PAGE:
Potsherds, Broken Hearts & God’s Economy

white gemstones

 And Job took him a potsherd to scrape himself withal; and he sat down among the ashes.  – Job 2:8

 If your heart has ever been broken by some form of  rejection, abandonment, betrayal, abuse, or some other act of oppression that left you feeling both powerless and comfortless,  these lines are for you.

The other day I heard someone say, “I must be useful for something.”  I heard the words, but I also heard the deep cry to be useful as well as the accusing doubt that somehow they weren’t useful.  It caught my attention because I’ve been there, and since it’s possible that you have too, I’d like to share a vivid picture that often comes to mind when I’m struggling with low self-worth and accusing doubt.

Job was a blameless and upright man whom God allowed Satan to afflict with painful sores from the soles of his feet to the crown of his head.  In agony, sitting on a heap of ashes to express his sorrow,  Job took a potsherd to scrape himself.

What is a potsherd?  Quite simply, it’s broken pottery, as some versions of the Bible translate.  There are about seven verses in the Bible that mention potsherds, and it’s fascinating to see how they are described.  Say these words aloud and listen to them: jagged, dried up, earthenware, shattered, pieces, fragment .  Have you ever felt like some or even all of those words apply to you?  Do you feel jagged, not smooth, unrefined?  Do you hear accusations that say you are dried up?  One commentator defines a potsherd as “a thing worthless and insignificant”: do you see yourself like that, mere earthenware in a world of beautiful, strong vessels?  Does your heart relate to descriptors like shattered, pieces, or fragments?   I trust you don’t see yourself as a potsherd all the time, but if we’re  honest, I think most of us experience days when we’re on the ash heap.

There’s more for us to glean from this picture of Job.  In God’s economy, nothing is wasted. He uses who or what is available.  Remember the five loaves and two fish?  The disciples told Jesus, “We have here only five loaves and two fish,” then they saw what Jesus did with only:  five thousand men, plus women and children ate and were satisfied and the disciples picked up twelve basketfuls of  leftovers!  God uses small things that we may consider worthless and insignificant: what about Moses’ rod?  What about a young boy killing a giant with the first of only five stones?  What about Jael, the Bedouin lady who killed the commander of the enemy’s army by hammering a tent peg through his temple? What about the prostitute who saved the Israelite spies and her family by putting a scarlet cord in her window?  So many examples..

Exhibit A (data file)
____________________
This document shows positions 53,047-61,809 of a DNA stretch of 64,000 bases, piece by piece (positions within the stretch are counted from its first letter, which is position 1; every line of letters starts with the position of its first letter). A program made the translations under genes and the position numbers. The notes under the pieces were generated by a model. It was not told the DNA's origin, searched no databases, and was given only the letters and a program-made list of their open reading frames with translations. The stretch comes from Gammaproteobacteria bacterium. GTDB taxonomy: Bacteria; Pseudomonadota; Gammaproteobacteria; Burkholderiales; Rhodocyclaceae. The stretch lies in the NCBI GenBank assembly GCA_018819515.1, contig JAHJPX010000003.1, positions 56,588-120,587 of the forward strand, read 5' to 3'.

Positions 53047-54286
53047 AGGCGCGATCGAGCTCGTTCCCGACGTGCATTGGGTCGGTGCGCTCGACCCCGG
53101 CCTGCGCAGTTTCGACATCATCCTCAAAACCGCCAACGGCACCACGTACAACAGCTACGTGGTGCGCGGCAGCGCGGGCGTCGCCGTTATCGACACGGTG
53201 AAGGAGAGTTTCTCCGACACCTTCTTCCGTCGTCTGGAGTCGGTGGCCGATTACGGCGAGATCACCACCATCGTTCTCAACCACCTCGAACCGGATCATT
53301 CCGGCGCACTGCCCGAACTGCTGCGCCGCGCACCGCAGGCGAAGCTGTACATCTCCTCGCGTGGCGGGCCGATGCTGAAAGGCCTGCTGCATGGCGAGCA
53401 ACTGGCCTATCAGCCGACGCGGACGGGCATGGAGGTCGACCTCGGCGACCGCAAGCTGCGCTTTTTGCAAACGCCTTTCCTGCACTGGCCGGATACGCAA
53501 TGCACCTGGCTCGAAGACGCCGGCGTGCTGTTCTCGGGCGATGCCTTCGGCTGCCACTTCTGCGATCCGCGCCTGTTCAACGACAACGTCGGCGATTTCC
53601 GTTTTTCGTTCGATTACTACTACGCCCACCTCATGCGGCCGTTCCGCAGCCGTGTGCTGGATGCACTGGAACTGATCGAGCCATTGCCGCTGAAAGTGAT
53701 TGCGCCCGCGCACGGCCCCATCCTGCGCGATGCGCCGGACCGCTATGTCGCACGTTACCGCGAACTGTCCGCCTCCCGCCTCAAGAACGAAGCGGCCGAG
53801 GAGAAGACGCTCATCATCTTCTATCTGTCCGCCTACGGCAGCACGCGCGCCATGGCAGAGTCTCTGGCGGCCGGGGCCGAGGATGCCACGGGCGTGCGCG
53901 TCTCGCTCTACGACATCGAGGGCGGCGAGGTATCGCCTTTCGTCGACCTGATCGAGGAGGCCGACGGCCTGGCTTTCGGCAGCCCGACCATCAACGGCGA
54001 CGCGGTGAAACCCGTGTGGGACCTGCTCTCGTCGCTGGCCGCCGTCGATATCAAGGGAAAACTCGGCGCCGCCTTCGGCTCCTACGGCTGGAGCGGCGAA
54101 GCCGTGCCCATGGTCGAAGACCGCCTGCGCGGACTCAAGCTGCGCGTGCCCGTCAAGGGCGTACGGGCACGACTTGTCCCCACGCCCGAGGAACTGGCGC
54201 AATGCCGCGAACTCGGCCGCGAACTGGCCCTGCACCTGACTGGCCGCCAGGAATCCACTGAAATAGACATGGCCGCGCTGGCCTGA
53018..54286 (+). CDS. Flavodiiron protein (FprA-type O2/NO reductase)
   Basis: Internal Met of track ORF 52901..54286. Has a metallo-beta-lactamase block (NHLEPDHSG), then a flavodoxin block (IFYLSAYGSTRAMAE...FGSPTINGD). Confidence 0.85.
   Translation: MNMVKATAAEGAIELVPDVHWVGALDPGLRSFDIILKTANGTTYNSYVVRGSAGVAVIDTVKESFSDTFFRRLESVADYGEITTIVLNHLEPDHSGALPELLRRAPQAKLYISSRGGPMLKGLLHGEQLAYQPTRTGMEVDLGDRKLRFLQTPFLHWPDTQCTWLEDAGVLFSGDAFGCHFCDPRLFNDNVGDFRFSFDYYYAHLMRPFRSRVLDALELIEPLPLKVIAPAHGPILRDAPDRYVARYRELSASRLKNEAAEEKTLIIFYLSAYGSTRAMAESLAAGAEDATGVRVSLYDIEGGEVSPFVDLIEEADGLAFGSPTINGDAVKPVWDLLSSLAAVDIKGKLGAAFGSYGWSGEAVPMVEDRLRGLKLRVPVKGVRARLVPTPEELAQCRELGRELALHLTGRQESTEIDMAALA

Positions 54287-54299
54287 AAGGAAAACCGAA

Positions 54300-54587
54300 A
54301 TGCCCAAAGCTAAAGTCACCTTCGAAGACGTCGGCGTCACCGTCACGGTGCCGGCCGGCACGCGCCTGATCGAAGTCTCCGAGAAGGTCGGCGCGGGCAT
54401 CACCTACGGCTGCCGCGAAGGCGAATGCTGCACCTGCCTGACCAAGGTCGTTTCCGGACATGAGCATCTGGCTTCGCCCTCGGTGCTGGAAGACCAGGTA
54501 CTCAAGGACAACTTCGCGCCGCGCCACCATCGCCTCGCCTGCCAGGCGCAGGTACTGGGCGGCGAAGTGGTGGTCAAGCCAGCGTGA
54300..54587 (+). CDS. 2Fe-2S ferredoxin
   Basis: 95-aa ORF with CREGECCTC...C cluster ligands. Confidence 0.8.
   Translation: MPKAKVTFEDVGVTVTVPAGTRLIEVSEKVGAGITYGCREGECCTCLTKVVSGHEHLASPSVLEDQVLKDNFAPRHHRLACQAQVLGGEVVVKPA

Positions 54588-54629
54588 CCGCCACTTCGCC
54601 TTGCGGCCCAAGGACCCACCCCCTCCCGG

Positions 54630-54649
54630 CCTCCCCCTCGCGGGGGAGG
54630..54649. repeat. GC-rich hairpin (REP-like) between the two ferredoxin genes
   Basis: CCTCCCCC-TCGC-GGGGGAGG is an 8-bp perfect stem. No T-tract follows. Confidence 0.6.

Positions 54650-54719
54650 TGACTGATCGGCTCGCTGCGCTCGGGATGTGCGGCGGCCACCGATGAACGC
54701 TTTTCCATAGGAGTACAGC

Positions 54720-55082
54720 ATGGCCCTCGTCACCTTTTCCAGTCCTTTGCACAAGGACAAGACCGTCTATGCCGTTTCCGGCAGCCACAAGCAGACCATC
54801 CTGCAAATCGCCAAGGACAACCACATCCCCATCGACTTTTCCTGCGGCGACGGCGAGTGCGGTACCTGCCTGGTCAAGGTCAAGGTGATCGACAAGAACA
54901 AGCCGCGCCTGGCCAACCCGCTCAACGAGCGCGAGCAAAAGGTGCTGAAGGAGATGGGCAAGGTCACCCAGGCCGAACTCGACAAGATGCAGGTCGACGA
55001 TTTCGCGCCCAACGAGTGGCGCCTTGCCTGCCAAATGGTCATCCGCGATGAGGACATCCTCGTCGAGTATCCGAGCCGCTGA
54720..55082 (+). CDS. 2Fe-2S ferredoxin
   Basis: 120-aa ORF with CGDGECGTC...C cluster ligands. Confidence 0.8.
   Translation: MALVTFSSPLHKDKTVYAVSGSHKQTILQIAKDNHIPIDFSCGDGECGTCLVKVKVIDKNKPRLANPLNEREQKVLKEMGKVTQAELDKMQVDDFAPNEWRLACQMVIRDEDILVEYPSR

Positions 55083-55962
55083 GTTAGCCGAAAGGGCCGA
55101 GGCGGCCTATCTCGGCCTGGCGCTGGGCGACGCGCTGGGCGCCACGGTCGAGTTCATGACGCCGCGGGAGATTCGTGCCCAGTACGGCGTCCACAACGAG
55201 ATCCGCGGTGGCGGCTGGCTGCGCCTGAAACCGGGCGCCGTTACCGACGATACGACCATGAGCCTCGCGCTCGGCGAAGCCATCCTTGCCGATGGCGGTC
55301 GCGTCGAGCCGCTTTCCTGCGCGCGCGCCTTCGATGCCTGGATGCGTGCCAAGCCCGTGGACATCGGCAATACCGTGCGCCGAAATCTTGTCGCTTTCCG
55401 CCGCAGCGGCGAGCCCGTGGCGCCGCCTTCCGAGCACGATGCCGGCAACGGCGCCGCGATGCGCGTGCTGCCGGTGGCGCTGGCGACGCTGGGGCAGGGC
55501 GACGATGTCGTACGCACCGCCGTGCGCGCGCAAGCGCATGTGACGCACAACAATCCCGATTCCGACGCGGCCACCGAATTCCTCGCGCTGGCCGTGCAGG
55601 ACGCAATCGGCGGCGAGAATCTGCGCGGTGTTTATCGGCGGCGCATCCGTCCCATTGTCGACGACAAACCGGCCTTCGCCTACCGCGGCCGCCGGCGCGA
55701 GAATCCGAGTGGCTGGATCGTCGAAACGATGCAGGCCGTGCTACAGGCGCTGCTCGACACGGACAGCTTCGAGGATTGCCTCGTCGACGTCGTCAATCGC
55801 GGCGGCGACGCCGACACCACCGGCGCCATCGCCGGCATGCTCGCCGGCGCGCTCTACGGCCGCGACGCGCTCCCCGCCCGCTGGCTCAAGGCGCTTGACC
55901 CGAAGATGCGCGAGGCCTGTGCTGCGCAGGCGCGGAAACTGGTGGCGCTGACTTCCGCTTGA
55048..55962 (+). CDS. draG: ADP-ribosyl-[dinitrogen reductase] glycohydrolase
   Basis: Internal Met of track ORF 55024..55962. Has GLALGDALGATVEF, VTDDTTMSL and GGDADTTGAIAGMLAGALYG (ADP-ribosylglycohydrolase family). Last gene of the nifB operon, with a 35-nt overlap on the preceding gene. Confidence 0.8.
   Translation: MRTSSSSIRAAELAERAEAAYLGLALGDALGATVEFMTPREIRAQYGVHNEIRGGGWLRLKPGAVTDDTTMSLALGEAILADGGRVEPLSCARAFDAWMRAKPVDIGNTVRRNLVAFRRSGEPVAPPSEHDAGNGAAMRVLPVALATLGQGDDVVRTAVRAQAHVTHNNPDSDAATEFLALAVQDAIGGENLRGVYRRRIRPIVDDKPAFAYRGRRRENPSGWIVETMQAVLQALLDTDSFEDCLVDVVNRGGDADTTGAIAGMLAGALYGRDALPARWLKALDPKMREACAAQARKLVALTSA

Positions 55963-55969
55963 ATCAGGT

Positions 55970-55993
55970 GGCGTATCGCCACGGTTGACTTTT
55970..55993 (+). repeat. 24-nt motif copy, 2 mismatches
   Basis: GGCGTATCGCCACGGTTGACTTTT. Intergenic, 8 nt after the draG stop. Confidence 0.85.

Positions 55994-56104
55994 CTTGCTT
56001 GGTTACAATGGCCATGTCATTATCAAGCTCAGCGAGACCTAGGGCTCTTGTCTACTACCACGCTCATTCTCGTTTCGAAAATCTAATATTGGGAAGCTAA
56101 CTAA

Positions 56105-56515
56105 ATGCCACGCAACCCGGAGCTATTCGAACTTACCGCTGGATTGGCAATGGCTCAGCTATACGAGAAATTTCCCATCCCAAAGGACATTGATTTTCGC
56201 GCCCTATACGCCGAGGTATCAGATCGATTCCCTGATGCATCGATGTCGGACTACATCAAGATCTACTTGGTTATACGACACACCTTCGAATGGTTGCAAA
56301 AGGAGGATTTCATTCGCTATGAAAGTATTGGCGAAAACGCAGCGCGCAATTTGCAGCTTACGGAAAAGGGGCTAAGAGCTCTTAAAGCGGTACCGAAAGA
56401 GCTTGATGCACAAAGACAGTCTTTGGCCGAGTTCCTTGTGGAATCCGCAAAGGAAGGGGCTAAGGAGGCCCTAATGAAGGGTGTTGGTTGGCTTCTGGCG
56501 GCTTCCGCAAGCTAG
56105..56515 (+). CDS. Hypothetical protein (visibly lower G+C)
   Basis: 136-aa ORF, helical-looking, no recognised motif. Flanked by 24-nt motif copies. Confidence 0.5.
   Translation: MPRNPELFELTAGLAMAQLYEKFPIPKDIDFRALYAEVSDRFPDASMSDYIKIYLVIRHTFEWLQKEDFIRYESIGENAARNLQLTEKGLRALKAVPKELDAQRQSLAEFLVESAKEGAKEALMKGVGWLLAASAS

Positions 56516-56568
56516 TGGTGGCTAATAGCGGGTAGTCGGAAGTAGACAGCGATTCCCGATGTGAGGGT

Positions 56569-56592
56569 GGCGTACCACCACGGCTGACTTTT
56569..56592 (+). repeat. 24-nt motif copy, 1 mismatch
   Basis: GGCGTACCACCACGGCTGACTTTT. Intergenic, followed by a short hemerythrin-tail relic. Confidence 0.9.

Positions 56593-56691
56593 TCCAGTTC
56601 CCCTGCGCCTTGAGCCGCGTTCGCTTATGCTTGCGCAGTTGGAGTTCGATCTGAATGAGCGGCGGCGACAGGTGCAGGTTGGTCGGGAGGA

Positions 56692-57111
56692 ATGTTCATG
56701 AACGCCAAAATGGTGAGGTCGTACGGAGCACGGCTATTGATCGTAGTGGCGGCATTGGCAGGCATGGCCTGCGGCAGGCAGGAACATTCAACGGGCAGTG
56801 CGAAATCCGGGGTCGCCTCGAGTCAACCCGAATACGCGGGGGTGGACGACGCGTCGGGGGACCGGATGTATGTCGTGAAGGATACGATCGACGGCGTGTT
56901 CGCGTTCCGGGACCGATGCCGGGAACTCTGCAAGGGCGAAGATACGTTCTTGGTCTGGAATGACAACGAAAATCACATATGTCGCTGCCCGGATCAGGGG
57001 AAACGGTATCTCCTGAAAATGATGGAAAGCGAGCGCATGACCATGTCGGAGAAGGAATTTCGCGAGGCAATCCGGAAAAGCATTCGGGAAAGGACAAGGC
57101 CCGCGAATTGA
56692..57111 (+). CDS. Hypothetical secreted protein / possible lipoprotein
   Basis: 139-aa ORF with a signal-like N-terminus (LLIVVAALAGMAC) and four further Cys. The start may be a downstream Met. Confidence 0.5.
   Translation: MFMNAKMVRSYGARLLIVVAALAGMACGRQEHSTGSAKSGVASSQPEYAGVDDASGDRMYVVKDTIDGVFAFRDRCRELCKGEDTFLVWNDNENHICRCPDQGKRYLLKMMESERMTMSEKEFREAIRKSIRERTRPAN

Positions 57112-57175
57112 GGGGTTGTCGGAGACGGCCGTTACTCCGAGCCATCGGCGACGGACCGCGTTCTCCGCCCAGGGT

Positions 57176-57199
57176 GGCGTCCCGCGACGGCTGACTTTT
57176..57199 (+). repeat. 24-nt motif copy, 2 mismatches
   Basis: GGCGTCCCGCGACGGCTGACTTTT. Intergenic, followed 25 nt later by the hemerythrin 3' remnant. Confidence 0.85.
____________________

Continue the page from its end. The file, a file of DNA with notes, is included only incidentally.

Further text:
What about the potsherd that Job used to scrape his painful sores?  I rejoice that even a broken piece of pottery is useful!  A jagged and shattered fragment it may be  – seemingly worthless and insignificant –  but it can bring relief and comfort to an afflicted blameless man.  If a potsherd is useful in God’s economy (Kingdom), surely, even in our brokenness, you and I are useful; and just as surely as God was with Job throughout his affliction and blessed the latter part of his life more than the beginning, so He is with us to bring us up from the ash heap to a place of wholeness and blessing where we are useful to God as potsherds or any other way He chooses.  He won’t waste our pain!

The Lord is close to the brokenhearted

and saves those who are crushed in spirit.

  • Psalms 34:18



The Towel

hoto by Engin Akyurt on Pexels.com

rolled gray towel in closeup photo

The Towel

“Now, that I your Lord and Teacher

Have washed your feet,

you also should wash one another’s feet.

I have set you an example

That you should do

As I have done for you…

Now that you know these things,

You will be blessed if you do them.”

Jesus was facing death.

He could have been all wrapped up

In Himself and what was to come,

But He chose to show “the full extent of  his love,”

And wrapped a towel around His waist instead.

His message then is the same now:

“Serve those you love, and I will bless you.

Wear a towel.”


I wrote these lines based on John 13:1-17 for a friend on the occasion of her birthday eighteen years ago.   “Strange birthday greeting!” you may say,   but I think these lines  are for me and you this Easter as they bid us  go beyond remembering  to following Christ’s example.   Whatever our taste in clothing,  however full or empty our wardrobe, when we dress for the day, no outfit is complete without the accessory of choice – the towel of servant love.